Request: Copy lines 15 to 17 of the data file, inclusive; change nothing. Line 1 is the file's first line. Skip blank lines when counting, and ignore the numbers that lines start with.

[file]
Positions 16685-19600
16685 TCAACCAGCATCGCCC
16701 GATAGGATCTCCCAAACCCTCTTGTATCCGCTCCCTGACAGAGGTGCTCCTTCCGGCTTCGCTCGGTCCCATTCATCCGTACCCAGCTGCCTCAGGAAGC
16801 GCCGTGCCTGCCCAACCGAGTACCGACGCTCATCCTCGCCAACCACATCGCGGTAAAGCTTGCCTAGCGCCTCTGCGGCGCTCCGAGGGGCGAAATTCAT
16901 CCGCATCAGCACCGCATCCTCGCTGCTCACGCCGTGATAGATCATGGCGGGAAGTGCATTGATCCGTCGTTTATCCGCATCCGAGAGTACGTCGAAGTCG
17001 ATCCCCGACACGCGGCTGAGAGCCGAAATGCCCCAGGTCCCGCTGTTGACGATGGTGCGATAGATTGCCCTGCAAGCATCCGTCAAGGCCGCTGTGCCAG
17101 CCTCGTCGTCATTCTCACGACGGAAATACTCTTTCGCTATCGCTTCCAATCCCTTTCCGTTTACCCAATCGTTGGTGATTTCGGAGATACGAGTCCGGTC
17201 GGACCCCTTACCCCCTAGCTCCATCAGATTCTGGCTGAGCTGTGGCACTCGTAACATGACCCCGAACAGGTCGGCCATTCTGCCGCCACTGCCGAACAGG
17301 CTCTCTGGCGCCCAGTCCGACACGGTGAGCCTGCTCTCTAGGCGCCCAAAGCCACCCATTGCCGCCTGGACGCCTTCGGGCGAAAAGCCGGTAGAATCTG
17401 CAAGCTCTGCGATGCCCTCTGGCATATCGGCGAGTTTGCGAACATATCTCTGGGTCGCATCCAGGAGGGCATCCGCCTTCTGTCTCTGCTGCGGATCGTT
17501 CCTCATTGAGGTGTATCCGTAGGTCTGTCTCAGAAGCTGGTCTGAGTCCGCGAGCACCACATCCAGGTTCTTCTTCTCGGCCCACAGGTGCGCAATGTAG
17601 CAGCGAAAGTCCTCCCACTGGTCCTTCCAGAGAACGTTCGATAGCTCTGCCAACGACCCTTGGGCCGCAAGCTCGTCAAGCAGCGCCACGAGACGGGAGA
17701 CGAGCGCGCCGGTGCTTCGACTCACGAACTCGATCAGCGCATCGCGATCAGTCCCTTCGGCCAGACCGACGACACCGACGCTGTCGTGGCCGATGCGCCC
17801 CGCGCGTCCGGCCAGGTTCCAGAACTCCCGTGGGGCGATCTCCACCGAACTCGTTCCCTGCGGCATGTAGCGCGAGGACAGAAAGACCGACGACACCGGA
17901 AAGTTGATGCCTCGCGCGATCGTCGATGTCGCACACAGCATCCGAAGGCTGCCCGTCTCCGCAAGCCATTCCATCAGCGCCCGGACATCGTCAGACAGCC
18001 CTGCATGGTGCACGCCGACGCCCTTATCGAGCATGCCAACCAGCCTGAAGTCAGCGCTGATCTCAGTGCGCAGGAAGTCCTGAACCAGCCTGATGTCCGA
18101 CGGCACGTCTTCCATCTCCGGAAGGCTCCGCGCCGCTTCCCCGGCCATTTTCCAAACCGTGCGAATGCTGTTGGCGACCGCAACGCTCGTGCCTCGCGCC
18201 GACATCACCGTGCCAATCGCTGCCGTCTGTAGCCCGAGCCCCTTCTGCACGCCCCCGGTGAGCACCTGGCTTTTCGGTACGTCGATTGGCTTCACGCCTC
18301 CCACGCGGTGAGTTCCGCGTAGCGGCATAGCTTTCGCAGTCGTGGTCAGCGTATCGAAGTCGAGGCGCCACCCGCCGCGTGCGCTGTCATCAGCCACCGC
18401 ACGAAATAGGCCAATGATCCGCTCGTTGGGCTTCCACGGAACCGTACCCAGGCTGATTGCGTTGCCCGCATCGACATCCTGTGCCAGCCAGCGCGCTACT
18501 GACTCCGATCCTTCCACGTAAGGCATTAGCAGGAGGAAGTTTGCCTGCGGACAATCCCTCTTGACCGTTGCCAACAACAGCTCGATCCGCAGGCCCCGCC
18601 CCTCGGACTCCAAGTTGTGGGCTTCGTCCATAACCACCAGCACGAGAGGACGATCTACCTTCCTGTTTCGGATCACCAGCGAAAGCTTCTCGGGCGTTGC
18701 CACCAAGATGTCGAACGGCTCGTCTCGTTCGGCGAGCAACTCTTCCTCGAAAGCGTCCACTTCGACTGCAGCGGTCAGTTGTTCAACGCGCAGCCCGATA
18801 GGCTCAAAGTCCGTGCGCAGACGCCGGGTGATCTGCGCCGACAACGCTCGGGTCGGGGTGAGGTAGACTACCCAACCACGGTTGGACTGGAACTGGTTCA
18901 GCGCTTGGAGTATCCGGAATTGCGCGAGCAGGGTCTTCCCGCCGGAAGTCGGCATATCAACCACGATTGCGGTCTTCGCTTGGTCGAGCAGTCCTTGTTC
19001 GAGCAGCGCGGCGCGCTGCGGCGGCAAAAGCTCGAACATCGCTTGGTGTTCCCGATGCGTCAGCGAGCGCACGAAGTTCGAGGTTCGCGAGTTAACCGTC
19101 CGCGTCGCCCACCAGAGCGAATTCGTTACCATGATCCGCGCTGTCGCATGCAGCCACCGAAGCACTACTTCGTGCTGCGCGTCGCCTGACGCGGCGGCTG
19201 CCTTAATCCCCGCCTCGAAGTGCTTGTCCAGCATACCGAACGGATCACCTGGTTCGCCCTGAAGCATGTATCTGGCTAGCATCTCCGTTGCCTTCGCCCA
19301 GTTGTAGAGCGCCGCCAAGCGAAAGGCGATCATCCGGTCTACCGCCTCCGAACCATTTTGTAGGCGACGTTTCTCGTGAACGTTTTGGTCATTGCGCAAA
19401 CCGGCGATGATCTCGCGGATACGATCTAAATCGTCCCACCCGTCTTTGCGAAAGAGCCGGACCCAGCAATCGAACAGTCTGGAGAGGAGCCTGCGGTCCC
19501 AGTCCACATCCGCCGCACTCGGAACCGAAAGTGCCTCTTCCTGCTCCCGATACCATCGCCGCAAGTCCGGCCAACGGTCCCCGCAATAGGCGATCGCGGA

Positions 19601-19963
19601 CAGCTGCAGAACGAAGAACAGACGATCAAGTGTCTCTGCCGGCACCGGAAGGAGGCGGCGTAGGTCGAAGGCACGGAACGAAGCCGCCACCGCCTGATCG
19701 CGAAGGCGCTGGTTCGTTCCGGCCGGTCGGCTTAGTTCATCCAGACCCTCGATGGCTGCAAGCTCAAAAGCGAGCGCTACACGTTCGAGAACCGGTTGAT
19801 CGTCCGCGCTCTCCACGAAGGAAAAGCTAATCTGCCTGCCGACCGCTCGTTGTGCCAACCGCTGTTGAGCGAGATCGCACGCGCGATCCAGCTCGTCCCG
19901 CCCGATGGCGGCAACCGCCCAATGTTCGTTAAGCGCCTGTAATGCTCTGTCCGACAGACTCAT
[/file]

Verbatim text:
17901 AAGTTGATGCCTCGCGCGATCGTCGATGTCGCACACAGCATCCGAAGGCTGCCCGTCTCCGCAAGCCATTCCATCAGCGCCCGGACATCGTCAGACAGCC
18001 CTGCATGGTGCACGCCGACGCCCTTATCGAGCATGCCAACCAGCCTGAAGTCAGCGCTGATCTCAGTGCGCAGGAAGTCCTGAACCAGCCTGATGTCCGA
18101 CGGCACGTCTTCCATCTCCGGAAGGCTCCGCGCCGCTTCCCCGGCCATTTTCCAAACCGTGCGAATGCTGTTGGCGACCGCAACGCTCGTGCCTCGCGCC